The German satellite radar twins - TanDEM-X and TerraSAR-X - are a year through their quest to make the most precise, seamless map of varying height on Earth.
They've now acquired data across the entire globe at least once. However, some tricky sampling areas, such as tall mountains and thick forests, will require several passes and so we don't expect to see a fully finished product before 2014.
It couldn't have been planned better. Just as the Nobel committee was announcing its physics award would go to the research that identified the "accelerating expansion of the Universe", delegates to the European Space Agency were sitting down in Paris to approve a mission to investigate "dark energy" - the very thing thought to be pushing the cosmos apart at a faster and faster rate.
Saul Perlmutter and Adam Riess of the US and Brian Schmidt of Australia will share the Nobel. The trio studied a particular type of stellar explosion, or supernova, and found that the most distant of these objects were receding quickest.
The British spacecraft manufacturer SSTL has announced its intention to start building radar satellites.
It is a significant move for the Guildford-based company which has, until now, been associated with small, low-cost satellites that view the Earth at optical and near-infrared wavelengths, producing images that are recognisably the sort of thing we see with our own eyes.
There was always the risk that when the US shuttles were retired, continued operations on the International Space Station (ISS) could be left more vulnerable should there be a failure on the Russian Soyuz rocket system.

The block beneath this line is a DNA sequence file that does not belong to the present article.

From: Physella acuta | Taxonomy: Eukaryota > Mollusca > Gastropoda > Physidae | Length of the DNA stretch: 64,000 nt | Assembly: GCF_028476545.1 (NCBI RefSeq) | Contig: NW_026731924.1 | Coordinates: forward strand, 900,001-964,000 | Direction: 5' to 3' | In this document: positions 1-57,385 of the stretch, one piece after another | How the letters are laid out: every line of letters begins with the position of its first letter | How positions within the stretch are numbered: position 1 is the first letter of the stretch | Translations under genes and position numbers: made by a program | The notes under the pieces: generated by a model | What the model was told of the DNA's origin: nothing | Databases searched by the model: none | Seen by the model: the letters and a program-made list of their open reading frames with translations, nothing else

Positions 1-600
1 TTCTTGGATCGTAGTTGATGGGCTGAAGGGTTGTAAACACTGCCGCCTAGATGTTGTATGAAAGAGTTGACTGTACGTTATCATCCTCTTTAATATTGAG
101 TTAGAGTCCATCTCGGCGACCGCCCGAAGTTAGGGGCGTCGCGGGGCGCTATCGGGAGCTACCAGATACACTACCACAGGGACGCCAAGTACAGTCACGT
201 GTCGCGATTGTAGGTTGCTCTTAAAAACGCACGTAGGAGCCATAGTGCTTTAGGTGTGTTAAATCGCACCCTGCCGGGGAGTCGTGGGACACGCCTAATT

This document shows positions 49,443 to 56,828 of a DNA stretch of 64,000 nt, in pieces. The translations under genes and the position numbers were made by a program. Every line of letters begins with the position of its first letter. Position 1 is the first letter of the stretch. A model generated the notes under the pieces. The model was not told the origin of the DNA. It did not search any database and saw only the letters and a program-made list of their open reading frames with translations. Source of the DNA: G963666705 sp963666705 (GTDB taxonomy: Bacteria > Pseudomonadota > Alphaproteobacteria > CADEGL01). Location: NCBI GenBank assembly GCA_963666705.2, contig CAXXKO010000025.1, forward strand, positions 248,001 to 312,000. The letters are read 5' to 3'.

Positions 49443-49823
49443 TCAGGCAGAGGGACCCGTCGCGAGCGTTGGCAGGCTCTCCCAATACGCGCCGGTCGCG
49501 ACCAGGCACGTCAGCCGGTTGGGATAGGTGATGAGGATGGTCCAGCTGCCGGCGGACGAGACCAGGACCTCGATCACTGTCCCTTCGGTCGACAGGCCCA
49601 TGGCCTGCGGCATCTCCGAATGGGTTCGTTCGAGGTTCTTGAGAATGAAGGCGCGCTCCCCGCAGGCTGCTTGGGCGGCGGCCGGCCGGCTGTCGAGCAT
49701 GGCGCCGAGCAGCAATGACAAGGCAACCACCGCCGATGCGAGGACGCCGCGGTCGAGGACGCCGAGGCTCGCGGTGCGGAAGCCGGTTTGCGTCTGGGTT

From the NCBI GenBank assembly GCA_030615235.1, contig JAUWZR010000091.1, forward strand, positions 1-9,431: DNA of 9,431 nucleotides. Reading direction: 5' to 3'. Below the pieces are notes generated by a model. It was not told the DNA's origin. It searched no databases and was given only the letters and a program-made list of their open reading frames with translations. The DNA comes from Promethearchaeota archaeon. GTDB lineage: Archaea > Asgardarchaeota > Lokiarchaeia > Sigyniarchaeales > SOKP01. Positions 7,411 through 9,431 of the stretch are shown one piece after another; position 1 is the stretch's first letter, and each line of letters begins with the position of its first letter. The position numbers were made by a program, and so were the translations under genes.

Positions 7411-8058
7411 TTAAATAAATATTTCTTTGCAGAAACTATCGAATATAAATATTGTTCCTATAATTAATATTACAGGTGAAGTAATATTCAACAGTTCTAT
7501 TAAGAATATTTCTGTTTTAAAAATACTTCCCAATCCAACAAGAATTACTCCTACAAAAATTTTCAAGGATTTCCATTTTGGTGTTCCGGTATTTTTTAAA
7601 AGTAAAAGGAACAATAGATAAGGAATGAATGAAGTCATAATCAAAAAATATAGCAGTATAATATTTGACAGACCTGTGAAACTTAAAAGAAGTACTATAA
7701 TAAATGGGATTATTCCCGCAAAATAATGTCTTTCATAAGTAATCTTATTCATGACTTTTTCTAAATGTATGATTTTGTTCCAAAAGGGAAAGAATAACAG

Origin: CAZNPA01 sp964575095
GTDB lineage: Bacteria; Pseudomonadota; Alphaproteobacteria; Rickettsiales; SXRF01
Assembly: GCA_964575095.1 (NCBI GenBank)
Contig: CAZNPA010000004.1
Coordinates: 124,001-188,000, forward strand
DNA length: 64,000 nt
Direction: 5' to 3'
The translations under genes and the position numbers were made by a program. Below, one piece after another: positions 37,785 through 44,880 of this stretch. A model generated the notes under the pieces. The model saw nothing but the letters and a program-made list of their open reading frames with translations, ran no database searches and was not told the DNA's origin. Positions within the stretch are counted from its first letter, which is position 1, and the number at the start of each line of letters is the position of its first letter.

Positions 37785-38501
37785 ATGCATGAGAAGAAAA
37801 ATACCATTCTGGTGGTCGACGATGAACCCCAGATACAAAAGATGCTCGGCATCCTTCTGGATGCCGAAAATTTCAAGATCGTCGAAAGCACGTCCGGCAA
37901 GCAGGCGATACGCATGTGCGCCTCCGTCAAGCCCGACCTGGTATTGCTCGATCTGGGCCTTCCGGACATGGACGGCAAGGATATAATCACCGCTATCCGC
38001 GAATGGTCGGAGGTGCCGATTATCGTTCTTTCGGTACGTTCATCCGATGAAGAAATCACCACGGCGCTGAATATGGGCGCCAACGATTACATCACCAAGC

Soyuz has become the sole means of getting people to the 400km-high outpost. If it can't fly, no-one can. It's the classic single-point failure with no back-up.
So much from so little. When Japanese scientists opened the sterile canister from their sample-return mission to Asteroid Itokawa, they dared to hope they would have something to analyse.
They did - more than a thousand rocky fragments, but none of them bigger than a couple of tenths of a millimetre across. But with today's powerful laboratory tools, this mini-haul proved just ample, and, in the current edition of Science magazine, the Hayabusa mission-scientists report their key findings.
Should we be surprised by the latest assessment of how much it will cost to build, launch and operate the James Webb Space Telescope (JWST)? Documents sent to the US Congress by Nasa indicate the final bill will now be $8.7bn.
But if you spend annually what the US space agency spends on this telescope project and you don't launch until 2018 - that's about what you come out with. Those close to the project have been saying this for some months, so the new assessment is not a shock disclosure.
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